Doug Fritz. (Lee Talbert/Johnson City Press)
This child wouldn’t be anything special in most ways, but like others in this era he would be very fortunate. Freedom, in a country teeming with opportunity, would give this boy a head start over a child in a place like Russia — where folks would wait in lines for hours to buy items of food that were running out fast (and even then it must have been like pauper’s stew compared to the richness of an even middle-class American meal).
As the years clicked by and a conflict raged in Vietnam, a shield of freedom allowed this young man to play in the summer parks, run fearlessly through the snow, and grow up somewhat oblivious to the meaning of war.
It was the Fourth of July in 1974, and soon the country would have a new president. Even the spoils of freedom couldn’t prevent an awkward restructuring of the government in mid-stream.
But even with the hierarchy teetering like an ancient pine tree in a mighty wind, the young man played Little League baseball and marveled at the greatness of the Oakland Athletics winning another world title.
Sure, this country had its problems, but his maternal grandfather hadn’t fought in vain all those years ago.
It was the Fourth of July in 1984, and you could smell the sweet breeze of freedom like it was wafting through the air at the county fair.
Ronald Reagan had this country humming along like a Ferrari 288 GTO. Dream chasing was just beginning for this young man, who decided a degree in computer science wasn’t his best bet. Oops.
But that was another great thing about freedom. A young man could swing and miss, but still find his way around the bases.
Who didn’t love the NBA’s Celtics-Lakers showcase? And the Washington Redskins were in the Joe Gibbs heyday.
And the young man’s uncle hadn’t served his country in vain.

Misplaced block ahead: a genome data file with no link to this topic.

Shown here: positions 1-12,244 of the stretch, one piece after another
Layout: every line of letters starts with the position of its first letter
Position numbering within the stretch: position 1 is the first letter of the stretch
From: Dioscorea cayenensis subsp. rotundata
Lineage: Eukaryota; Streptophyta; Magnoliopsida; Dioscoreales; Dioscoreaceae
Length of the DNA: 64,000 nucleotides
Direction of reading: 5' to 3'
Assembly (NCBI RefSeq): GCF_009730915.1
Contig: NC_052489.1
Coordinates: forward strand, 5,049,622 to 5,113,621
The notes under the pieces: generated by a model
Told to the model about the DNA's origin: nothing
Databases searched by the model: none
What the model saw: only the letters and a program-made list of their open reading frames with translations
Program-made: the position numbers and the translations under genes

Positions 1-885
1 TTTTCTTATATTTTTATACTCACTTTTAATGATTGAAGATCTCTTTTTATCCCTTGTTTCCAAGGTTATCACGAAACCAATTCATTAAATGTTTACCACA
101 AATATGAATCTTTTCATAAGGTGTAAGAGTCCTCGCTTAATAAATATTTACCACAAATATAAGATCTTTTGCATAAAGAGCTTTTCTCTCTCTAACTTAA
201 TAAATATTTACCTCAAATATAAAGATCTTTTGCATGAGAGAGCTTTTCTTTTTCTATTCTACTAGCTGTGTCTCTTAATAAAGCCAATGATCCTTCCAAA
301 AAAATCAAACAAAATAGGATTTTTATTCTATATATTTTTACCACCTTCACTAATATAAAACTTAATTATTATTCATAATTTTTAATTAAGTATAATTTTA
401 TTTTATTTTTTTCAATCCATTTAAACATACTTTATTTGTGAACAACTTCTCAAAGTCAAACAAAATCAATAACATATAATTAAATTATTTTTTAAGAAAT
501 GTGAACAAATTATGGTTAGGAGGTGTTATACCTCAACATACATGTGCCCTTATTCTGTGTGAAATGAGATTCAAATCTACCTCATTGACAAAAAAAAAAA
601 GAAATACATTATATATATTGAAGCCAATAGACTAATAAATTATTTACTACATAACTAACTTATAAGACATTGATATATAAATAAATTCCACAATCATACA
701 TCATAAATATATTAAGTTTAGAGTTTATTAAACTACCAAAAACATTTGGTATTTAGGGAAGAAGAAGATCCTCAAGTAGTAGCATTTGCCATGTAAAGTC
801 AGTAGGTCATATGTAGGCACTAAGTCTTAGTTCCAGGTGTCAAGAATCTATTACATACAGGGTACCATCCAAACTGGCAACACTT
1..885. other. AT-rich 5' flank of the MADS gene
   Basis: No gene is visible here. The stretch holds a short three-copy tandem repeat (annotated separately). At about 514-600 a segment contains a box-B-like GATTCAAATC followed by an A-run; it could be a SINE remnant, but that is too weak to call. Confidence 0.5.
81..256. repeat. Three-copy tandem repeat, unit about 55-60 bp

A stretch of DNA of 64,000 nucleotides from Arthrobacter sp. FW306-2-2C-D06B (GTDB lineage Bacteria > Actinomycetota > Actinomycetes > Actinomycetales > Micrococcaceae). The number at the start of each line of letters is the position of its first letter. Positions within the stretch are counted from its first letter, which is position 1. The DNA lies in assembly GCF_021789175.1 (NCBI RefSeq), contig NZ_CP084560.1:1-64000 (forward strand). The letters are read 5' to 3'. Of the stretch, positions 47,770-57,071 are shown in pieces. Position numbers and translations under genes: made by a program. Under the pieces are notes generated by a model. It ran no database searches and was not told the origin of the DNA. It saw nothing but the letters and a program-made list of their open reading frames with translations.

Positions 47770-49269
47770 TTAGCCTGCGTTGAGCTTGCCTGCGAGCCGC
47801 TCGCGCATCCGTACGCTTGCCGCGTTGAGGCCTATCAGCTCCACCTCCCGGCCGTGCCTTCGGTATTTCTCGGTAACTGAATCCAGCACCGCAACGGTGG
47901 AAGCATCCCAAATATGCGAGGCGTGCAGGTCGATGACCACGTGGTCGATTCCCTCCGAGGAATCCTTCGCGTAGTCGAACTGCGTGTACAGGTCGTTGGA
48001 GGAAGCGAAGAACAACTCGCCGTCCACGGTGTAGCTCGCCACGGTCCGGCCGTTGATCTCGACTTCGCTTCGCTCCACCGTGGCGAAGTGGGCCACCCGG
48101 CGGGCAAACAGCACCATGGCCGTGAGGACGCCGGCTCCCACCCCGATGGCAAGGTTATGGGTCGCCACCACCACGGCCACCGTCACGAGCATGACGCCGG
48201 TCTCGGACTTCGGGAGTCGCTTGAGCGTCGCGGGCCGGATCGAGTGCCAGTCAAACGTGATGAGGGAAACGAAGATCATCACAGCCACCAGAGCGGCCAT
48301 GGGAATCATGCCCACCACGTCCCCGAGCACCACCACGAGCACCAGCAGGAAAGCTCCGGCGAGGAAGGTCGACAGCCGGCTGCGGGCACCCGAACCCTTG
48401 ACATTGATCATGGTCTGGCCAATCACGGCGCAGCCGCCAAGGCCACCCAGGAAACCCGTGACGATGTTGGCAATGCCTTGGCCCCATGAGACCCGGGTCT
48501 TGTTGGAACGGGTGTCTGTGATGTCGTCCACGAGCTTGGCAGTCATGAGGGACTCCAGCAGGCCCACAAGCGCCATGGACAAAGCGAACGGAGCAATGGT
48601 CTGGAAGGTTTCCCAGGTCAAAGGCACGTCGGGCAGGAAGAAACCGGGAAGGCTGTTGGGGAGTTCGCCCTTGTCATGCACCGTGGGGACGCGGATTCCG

It was the Fourth of July in 1994, and for some reason time was moving much faster.
Freedom had to fight for itself a few years earlier, but once again life in this country was so grand it was possible to miss out on the pageantry.
The still young man, caught between youth and middle age, sometimes struggled with the odd picture freedom sometimes painted. A superstar on field and film would fall from grace in the most gruesome way. And just a couple of months later, some of the richest people in the country would exercise their freedom not to “work” by prematurely ending a season of the greatest game this country ever produced. No World Series — in the heart of the Atlanta Braves’ heyday.
It still makes little sense, but this man’s good friend didn’t serve in Desert Storm in vain.
It was the Fourth of July in 2004. Freedom looked a lot different these days. Getting on a plane no longer was a routine process, and by now it wasn’t “if” there was going to be another school shooting, but “when.”
Really for the first time in this man’s life, it seemed like America was losing its firm grasp on the world. It wasn’t so much that freedom was crumbling, but more so the underpinning didn’t seem to have the same level of tensile strength.
Google became another word for billionaire, and Babe Ruth — that old rascal — finally decided the Red Sox had suffered long enough for making him a Yankee.
It was the Fourth of July in 2014, and that once-little boy still had the power to act, speak or think as he wanted. He watched a small parade go down his street, and wondered if the young kids on their flag-clad bicycles even had a clue about the price of freedom.
Yes, freedom is a giant blessing for our time on earth. But the greatest freedom lies beyond that time, and the price paid for that was far greater than all wars combined.
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